I am eating freshly made wood-fired pizza with a glass of wine on Megan and Henri Saurat's deck. As we sit admiring the view of Bowentown in the distance we discuss everything from the controversial food bill to the wine cellars under the cobbled streets of Cambridge. Ahh, this is the life.
It's a Friday, which is a great day to discover the gourmet delights on offer in Katikati. Our morning started with a guided tour at Incredible Edibles. Owned by Andrew and Fiona Boylan, Incredible Edibles supplies nurseries around the country with edible plants, from the exotic and tropical, such as bananas, sugar cane and coffee to the Kiwi backyard favourites feijoas, blueberries and lemons. The variety is huge and they are all grown at the Boylans' nursery in Katikati. The couple has started planting an edible garden that will soon be open to the public. In the meantime Fiona is happy to show groups around the working nursery and garden and can tailor the tour to suit. ``You can graze to your heart's content,'' says Fiona as she hands us a fresh mulberry to try. ``Any time of year there should be something fruiting or flowering.''
As we wind through the garden, Fiona explains how new varieties are created and trialled, how cuttings are taken and grafts made. We learn about the sex life of plants and get to see, among other things, what a carob tree looks like. Ninety minutes fly by and we finish at the office, which is surrounded by fruiting plants all in pots. We bombard Fiona with more questions. She says, with some care and attention, as well as good fertiliser, we too can have a mini-orchard in pots. It looks like my next trip to the garden centre may need to include a trailer.
Enthused with new-found horticultural knowledge we visit Chris and Wyn Daniell at Harbourside Macadamias. It's not quite lunchtime but somehow I have found myself sipping the most gorgeous macadamia liqueur. This is the Daniells' latest project and has been three years in the making. The Daniells have been on their Matahui Rd property for 31 years. Originally a kiwifruit orchard, in the 1990s the couple sought to diversify and, after much research, planted macadamias. With slightly fewer than 1000 trees in four varieties they harvest the nuts from April to December. Wyn tells me I have to come back when they are flowering: it smells like Hawaii.
I have picked up Harbourside's dukkah at the Tauranga Farmers market before and always find a tasty use for it. So loaded up with goodies we say our goodbyes. Mt Eliza Cheese is another regular at Tauranga Farmers Market. I've met a few cheese makers lately and they all seem to have a scientific background. Chris, a former industrial scientist, says if you put an occupational therapist, which his wife Jill is, and an industrial scientist together you have the perfect cheese makers, ``it's inevitable''.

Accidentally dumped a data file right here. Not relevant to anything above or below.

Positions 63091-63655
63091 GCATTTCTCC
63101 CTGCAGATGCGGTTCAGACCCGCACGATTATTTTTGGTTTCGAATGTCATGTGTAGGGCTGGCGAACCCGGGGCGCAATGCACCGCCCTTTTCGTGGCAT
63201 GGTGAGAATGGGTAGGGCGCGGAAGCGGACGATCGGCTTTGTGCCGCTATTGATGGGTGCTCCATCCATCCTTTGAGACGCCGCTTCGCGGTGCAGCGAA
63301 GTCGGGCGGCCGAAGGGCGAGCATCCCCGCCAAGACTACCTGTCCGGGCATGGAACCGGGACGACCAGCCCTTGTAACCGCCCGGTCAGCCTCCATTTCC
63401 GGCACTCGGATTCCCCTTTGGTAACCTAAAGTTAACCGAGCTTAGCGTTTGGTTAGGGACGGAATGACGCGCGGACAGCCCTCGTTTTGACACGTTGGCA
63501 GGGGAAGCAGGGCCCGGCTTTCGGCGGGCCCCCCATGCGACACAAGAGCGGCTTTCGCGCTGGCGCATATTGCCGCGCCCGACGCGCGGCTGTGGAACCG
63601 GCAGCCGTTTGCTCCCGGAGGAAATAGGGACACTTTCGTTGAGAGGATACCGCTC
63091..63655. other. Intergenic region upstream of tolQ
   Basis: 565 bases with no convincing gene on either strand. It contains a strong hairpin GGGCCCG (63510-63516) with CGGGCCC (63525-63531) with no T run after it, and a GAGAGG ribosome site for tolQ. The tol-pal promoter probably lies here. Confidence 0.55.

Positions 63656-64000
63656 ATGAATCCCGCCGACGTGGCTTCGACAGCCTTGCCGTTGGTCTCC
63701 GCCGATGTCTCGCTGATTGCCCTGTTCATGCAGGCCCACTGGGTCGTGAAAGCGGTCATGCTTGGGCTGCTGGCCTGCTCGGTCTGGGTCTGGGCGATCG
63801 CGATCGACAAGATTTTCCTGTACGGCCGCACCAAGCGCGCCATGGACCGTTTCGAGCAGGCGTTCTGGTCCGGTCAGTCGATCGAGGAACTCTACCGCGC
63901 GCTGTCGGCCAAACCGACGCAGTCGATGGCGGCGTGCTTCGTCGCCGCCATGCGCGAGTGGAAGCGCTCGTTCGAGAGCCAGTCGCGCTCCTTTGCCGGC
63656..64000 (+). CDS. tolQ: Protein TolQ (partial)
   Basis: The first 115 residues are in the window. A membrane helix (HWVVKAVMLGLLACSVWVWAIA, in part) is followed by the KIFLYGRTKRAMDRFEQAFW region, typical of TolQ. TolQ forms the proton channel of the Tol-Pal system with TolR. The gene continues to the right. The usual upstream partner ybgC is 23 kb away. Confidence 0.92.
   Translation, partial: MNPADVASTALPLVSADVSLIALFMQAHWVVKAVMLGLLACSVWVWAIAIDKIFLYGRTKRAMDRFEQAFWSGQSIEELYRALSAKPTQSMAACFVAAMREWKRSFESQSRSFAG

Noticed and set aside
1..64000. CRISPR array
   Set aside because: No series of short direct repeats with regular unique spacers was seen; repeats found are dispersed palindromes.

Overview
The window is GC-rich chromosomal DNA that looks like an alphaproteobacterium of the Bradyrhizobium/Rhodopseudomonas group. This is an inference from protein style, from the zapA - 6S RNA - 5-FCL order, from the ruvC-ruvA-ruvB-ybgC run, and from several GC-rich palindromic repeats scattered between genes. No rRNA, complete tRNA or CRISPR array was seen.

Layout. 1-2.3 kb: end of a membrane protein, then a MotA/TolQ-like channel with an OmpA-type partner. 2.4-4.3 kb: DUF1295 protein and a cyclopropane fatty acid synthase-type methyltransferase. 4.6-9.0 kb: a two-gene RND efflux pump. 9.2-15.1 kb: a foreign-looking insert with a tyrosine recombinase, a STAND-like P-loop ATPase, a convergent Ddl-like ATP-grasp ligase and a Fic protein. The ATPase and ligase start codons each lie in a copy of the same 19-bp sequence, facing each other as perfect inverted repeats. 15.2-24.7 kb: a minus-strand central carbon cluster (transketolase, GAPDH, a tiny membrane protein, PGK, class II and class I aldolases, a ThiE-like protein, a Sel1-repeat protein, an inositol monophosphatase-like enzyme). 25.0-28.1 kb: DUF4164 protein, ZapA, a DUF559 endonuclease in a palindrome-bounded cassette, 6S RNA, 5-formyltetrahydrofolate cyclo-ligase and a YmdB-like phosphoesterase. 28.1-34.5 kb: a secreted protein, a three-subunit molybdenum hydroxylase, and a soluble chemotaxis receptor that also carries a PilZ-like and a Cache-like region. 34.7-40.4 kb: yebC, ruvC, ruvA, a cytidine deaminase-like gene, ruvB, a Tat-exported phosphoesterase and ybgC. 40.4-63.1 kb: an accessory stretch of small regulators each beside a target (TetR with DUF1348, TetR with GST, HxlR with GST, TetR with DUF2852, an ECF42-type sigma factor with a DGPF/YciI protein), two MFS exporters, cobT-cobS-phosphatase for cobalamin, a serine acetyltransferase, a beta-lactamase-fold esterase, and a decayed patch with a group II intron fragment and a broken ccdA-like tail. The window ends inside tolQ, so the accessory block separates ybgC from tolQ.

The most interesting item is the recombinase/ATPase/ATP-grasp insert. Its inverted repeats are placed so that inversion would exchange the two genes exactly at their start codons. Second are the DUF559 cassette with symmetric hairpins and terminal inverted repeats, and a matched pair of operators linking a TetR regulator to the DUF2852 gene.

Mt Eliza cheeses are impressive big round blocks, which are aged in cloth, not covered in wax. This means the cheeses can breathe and results in beautiful mature cheeses. We end our cheese-making tour with a taste and the debate continues as we drive out which one was the best. Our next stop is Glenda at Backblocks. Here I find myself again with a glass in hand admiring the gorgeous view, and then the pates arrive. Glenda, another scientist, has lived in Katikati for 13 years and has her own catering business. The pates are a new venture and are available at the Tauranga Farmers Market or direct from Backblocks. The range started with smoked kahawai and now includes smoked mussel, wild rabbit and venison. Glenda is experimenting with a vegan one, which we happily offer to test.
With still more to fit into our day we swap one great view and fine company with another and head to Megan and Henri at Breadnz. Henri, a true Frenchman, loves his bread. In 1993, after years of living in New Zealand, Henri decided to return to France and learn the art of breadmaking and bring that skill back to his adopted home. Using the simplest ingredients: water, organic flour, salt and air, Henri makes the most gorgeous breads, croissants and pizzas, in his wood-fired oven.
The couple also run one- and two-day courses in making sourdough bread and make to order and install wood-fired ovens. When we arrived the smell of freshly baked croissants wafts through the air as Megan and Henri are baking for the Katikati market. Megan tells me they already have several loaves for the market pre-sold. It seems they sell out quickly and the locals are keen not to miss out. And it is the market that interrupts our lovely lunch on the Saurats' deck, it's nearly 4pm and Megan and Henry need to get to their adoring fans.
I have heard a lot about the Katikati plant and produce market, held every Friday from 4pm-6pm. It's one of those lovely country gems with a real sense of community.
There is a great range of fresh local produce, home baking, plants and a queue for Breadnz's breads and pizza.
Vicki Ravlich-Horan is the editor of Nourish magazine, www.nourishmagazine.co.nz